VW Emission Fiasco – Who Pays?

Volkswagen’s reputation as a quality car maker is unwinding day by day as new revelations about cheating emission tests emerge – but who pays for the fiasco?

So far, the firm has admitted about 1.2 million diesel cars in Britain are affected by the false emission testing software implanted in the vehicles.

They include Volkswagen cars and vans, plus other marques belonging to the group, including Audi, Seat and Skoda.

Many drivers are wondering whether they are entitled to compensation and if they are due tax bills based on verified emissions rather than read-outs from the faulty software.

Other questions that remain unanswered include will car values be affected and were drivers misled about the vehicles by dealers when buying cars based on the emission read-outs?

Law suits

In the US, lawyers are drafting class actions against VW on behalf of angry owners.

In the UK, law firm Slater and Gordon has revealed around 500 VW owners have contacted them seeking compensation from the car company.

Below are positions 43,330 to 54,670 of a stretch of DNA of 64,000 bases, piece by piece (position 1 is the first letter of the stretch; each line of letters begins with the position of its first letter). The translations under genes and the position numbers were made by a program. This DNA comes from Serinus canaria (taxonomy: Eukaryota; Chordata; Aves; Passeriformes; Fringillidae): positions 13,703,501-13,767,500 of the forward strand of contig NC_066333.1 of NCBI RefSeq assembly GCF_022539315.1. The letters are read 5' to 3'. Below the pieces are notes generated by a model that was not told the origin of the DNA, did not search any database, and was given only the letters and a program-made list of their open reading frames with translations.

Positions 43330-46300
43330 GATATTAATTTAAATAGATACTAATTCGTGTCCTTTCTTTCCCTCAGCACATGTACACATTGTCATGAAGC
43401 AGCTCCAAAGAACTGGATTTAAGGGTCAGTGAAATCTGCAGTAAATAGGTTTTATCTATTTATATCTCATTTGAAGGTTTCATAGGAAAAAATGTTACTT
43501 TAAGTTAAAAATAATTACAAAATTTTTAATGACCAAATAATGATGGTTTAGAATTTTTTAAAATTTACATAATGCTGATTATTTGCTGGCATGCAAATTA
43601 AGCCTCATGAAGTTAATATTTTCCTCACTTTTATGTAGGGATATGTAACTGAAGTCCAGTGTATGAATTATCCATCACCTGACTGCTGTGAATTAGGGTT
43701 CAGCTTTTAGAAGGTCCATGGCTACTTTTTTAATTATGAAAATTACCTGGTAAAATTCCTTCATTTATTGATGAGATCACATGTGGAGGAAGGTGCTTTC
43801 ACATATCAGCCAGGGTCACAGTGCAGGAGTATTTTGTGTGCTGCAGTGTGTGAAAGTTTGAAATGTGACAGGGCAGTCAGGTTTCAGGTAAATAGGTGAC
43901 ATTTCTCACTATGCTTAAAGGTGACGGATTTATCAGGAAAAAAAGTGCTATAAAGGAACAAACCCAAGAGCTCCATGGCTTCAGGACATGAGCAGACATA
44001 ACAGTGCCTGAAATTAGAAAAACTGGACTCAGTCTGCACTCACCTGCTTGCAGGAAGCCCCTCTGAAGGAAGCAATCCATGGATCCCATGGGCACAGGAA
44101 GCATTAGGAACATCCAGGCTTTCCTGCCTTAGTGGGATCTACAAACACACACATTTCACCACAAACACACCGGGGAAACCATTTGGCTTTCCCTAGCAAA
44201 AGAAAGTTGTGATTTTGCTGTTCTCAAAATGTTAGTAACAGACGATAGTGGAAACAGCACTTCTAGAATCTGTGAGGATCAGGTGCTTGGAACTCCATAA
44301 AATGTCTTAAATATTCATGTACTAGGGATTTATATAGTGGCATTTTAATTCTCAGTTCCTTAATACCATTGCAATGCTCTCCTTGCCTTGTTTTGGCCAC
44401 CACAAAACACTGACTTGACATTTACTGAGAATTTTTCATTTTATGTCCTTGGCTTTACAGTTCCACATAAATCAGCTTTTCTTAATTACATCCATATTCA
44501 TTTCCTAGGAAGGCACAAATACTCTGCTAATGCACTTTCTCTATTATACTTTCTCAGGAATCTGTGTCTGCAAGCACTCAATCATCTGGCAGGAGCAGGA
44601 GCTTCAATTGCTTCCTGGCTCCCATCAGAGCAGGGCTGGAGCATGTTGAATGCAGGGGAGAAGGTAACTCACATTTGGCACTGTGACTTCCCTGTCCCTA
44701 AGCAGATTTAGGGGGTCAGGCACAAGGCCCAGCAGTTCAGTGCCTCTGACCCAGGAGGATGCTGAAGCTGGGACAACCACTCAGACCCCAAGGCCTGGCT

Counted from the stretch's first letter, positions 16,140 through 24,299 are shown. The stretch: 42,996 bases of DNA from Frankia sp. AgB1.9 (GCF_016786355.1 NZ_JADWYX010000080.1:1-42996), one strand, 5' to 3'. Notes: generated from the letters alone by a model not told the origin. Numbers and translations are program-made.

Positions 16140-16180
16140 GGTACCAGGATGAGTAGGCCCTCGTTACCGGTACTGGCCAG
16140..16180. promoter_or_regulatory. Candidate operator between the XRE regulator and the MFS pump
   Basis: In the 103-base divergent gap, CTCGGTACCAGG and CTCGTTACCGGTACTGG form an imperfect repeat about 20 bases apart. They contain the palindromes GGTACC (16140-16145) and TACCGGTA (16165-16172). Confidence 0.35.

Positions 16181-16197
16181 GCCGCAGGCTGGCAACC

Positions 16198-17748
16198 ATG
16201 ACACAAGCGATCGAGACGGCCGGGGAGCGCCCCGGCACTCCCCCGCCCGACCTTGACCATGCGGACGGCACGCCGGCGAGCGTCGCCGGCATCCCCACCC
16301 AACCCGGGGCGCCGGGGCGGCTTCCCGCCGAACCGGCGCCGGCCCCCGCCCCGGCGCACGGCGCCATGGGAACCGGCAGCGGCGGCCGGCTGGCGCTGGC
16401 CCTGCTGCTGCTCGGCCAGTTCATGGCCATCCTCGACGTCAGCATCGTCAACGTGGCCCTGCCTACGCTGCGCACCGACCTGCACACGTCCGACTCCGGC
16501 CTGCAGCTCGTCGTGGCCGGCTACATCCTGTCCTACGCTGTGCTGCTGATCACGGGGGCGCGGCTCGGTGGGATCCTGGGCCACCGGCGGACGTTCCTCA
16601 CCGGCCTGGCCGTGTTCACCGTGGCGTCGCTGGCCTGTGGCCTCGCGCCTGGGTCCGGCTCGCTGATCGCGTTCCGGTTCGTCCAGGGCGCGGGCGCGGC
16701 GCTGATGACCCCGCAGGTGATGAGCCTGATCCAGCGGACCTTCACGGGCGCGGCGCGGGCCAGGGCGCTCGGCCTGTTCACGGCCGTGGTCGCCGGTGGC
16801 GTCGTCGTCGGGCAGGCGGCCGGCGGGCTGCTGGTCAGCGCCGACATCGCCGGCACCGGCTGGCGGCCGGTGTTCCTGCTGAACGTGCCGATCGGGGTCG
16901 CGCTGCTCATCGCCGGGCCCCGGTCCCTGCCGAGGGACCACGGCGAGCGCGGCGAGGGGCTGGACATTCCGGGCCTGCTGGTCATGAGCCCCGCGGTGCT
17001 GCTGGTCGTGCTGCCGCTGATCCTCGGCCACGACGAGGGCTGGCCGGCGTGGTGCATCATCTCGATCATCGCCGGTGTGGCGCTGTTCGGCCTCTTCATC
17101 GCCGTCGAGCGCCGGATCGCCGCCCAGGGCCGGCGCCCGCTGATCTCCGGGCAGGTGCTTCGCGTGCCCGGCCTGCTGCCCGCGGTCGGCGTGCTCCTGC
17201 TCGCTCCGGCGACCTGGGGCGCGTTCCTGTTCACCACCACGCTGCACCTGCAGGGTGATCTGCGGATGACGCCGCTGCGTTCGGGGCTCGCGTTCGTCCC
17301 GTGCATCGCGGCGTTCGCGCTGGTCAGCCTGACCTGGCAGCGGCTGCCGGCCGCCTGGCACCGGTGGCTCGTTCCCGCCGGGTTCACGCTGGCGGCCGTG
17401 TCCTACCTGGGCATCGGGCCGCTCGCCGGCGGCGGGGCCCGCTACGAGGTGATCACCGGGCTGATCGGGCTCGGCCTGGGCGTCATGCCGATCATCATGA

Road tax in the UK is based on vehicle emission data, and drivers want to know whether HM Revenue & Customs (HMRC) will chase them for extra tax when testers have worked out whether the software was only designed to trick the stricter US emission rules or those in other countries as well.

Unfortunately, the VW scandal is not the only one to hit the motor trade in recent years.

Toyota and Lexus cars were recalled because of safety defects six years ago, but a spokesman for the in-trade CAP Black Book that tracks used car prices, says the episode had no significant impact on values.

Car values

The firm says how the emissions problem will affect car values remains to be seen, but does not expect any major problem for owners.

Whatever the compensation repercussions are for VW, which has put aside £4.5 billion to put right the 11 million cars worldwide caught in the scandal, the regulatory cost is likely to hit much harder.

The US Environmental Protection Agency, which revealed how VW rigged emissions tests, has the power to fine the company up to £25,000 per defective vehicle. With at least 500,000 cars under scrutiny in the US, the maximum fine could top £11.5 billion.

Other trading standards and environmental authorities across Europe and the rest of the world are also lining up action against the company.

Counting the cost of the emissions scandal leaves VW with a bigger problem after all the fines and compensation are paid – repairing a tattered reputation.

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